Spending too much time in our comfort zones is undoubtedly harmful for our emotional growth; yet an unprecedented need for comfort is the signature of these years, in a land of no longer modern or postmodern unease. A land where it becomes hard to even name sensations. That is the land where you night have come across ASMR.
Autonomous Sensory Meridian Response — a static-like feeling of low-grade euphoria or deep calming, triggered by gentle sound, touch and movement — will become a show at ArkDes in Stockholm, opening to the public next April 8th.
“Weird Sensations Feel Good” wants to transpose a world of digital intimacy, made of whispering sounds, rustlings and recursive crackles, into a public act of sharing, exploring the world of ASMR as a physical reaction, a revolutionary internet culture, a technology-driven craft, and a field of design.
Gentle Whispering, among the first ASMR youtubers. Today her YouTube channel has 1,82M subscribers and her most popular video 22M views.
“A broad collection of unintentional- and intentional-ASMR in a cross-section of global ASMR culture” is announced “from the first whisper video published on YouTube by ASMRtist WhisperingLife, to works by the likes of Ikea, Apple Inc., and Björk, Marc Teyssier's Artificial Skin for Mobile Devices, present works by painter and TV-host Bob Ross, known for The Joy of Painting on PBS.
In the words of curator James Taylor-Foster, ASMR is helping us to understand “the evolution of digital intimacy and emergent structures of collective feeling. (…)In harnessing the very technologies it seeks to subvert—hyperconnectivity and the Internet, the screen, and streaming platforms—it carves out a niche for kindness, care, empathy, and new forms of hospitality online.”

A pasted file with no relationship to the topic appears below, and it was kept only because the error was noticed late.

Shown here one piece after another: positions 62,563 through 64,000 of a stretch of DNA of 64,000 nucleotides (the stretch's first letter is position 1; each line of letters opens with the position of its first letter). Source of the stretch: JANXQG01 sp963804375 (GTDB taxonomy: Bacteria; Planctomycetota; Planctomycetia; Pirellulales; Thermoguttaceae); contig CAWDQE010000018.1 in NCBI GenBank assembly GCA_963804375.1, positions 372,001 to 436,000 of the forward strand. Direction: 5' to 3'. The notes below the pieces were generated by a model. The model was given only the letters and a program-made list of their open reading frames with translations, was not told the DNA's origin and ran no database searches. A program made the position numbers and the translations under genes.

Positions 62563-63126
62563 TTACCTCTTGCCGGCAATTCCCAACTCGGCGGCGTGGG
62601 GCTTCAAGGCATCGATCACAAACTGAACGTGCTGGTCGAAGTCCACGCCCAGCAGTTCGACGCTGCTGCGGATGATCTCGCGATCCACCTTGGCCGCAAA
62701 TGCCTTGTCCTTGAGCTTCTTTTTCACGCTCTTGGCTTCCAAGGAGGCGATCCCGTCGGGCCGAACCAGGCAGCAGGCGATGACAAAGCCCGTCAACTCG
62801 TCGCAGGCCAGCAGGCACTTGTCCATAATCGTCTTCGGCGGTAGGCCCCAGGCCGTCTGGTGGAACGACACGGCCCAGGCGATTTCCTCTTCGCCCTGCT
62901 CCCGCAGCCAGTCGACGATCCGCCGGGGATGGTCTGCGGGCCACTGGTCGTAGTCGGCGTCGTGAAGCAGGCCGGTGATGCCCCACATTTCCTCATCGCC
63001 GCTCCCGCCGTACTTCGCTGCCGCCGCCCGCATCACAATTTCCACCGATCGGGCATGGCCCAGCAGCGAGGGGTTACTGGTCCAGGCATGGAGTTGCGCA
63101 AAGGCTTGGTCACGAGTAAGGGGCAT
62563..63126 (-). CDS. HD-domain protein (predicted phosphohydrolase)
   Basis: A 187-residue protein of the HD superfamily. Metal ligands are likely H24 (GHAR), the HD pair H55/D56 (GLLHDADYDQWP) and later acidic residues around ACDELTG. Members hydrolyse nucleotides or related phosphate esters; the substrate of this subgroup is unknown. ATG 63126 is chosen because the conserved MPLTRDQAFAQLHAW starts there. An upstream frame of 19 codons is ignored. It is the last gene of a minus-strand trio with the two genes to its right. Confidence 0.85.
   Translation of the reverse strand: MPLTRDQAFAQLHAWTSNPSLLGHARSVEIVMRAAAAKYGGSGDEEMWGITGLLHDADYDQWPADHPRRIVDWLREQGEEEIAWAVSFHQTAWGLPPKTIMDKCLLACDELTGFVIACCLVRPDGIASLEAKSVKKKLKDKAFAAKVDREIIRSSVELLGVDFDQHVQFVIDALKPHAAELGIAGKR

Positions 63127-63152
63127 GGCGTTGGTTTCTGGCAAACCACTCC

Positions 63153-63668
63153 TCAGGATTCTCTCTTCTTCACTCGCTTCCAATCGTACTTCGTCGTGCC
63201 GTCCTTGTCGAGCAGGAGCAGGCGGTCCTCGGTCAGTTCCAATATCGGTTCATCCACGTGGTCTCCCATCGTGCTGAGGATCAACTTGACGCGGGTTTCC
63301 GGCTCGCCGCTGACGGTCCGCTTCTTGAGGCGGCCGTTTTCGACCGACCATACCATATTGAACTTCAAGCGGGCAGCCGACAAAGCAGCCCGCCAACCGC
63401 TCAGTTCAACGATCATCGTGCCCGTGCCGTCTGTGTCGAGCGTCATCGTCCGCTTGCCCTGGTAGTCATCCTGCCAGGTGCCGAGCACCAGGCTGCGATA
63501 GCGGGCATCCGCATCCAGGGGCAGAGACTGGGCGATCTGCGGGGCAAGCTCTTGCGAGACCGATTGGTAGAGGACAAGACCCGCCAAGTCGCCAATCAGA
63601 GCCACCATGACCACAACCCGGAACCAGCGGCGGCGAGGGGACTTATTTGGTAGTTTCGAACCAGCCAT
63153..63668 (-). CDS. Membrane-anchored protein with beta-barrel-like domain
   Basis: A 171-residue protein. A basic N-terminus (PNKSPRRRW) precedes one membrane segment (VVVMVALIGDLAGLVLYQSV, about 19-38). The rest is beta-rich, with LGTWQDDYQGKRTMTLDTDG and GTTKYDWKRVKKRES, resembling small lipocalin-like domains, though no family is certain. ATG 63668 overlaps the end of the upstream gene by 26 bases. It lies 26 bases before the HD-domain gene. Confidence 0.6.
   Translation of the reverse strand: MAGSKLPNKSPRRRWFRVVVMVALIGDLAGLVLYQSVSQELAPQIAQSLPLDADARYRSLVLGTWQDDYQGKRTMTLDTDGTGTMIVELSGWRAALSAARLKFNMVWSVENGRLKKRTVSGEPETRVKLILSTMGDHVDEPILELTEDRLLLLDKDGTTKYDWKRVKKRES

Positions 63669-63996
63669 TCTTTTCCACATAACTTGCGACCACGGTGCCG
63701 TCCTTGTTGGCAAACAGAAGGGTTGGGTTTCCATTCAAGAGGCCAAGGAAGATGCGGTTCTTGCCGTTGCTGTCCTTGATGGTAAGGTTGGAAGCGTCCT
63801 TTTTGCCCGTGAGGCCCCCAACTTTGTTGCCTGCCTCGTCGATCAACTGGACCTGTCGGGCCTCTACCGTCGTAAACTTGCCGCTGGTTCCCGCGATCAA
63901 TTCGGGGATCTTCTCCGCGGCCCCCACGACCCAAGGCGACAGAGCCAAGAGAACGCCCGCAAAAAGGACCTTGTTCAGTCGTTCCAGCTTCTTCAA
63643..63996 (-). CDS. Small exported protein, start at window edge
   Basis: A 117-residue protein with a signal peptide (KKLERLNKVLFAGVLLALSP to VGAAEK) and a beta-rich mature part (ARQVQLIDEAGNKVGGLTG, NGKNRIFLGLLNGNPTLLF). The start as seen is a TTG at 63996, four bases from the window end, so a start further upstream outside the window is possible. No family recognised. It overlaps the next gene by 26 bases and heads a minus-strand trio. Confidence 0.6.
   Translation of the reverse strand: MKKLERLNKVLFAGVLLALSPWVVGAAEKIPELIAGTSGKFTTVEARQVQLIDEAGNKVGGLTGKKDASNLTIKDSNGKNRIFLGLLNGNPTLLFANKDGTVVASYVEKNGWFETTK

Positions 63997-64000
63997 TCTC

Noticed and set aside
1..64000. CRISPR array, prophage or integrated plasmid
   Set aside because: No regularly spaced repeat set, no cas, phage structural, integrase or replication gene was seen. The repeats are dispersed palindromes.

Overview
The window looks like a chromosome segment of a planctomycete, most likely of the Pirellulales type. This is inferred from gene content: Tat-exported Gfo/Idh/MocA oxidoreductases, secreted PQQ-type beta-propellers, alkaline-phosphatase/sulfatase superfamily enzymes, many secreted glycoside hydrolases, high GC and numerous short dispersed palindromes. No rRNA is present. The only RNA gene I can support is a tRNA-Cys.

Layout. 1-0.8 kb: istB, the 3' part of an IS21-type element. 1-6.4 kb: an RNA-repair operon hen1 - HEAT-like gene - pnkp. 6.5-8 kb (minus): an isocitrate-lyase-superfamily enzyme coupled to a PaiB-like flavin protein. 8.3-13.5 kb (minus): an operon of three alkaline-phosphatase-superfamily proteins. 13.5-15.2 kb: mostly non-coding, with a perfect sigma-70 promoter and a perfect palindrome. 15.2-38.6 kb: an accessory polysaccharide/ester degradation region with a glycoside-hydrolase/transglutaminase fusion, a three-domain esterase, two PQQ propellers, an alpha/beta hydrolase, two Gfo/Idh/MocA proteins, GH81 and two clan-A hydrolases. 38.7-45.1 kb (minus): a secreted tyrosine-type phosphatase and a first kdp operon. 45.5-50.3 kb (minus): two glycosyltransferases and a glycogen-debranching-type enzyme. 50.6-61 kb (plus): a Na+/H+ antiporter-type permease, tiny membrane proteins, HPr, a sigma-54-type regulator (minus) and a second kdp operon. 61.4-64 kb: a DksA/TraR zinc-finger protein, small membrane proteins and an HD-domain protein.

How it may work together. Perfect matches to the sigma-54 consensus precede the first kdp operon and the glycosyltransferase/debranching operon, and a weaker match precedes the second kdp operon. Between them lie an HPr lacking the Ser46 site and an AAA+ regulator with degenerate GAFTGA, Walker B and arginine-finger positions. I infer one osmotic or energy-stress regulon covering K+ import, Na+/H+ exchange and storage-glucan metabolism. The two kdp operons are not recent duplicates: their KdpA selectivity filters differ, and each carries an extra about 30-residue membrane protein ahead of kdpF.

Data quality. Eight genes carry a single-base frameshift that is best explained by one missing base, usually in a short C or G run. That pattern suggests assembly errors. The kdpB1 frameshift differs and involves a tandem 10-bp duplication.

Bob Ross in the American TV show The Joy of Painting on PBS channel between 1983 and 1994. Ross is considered the father of ASMR.
As conceived with ĒTER Architects to establish a connection between intimate and public dimension, Taylor-Foster continues, “the exhibition features a kilometre-long pillow that falls from the walls, interlaces with itself, and drapes across the floors. Somewhere in-between a bed and public bench, this pillow invites you to forget some of the codified behaviours of a museum and engage with the world of ASMR in a way that foregrounds comfort, softness, and slowness. Will people feel “tingles” in this exhibition? We’re going to find out!”
- WEIRD SENSATION FEELS GOOD
- James Taylor-Foster
- Design Team:
- ĒTER Architects; graphic works by Irene Stracuzzi + PostNew
- Boxen at ArkDes
- Exercisplan 4, Skeppsholmen - Stockholm
- Opening dates:
- 8 April - 31 May 2020